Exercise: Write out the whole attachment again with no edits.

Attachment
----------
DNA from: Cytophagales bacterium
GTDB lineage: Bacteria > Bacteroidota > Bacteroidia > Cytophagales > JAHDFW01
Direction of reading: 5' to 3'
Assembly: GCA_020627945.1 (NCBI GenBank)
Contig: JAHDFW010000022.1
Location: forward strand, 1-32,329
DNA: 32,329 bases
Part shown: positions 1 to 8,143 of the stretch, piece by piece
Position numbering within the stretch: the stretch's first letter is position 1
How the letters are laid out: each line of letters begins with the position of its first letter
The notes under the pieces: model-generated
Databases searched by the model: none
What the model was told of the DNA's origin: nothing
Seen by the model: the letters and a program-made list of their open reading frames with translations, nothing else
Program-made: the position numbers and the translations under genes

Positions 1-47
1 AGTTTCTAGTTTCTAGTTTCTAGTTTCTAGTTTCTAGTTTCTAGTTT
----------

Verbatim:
DNA from: Cytophagales bacterium
GTDB lineage: Bacteria > Bacteroidota > Bacteroidia > Cytophagales > JAHDFW01
Direction of reading: 5' to 3'
Assembly: GCA_020627945.1 (NCBI GenBank)
Contig: JAHDFW010000022.1
Location: forward strand, 1-32,329
DNA: 32,329 bases
Part shown: positions 1 to 8,143 of the stretch, piece by piece
Position numbering within the stretch: the stretch's first letter is position 1
How the letters are laid out: each line of letters begins with the position of its first letter
The notes under the pieces: model-generated
Databases searched by the model: none
What the model was told of the DNA's origin: nothing
Seen by the model: the letters and a program-made list of their open reading frames with translations, nothing else
Program-made: the position numbers and the translations under genes

Positions 1-47
1 AGTTTCTAGTTTCTAGTTTCTAGTTTCTAGTTTCTAGTTTCTAGTTT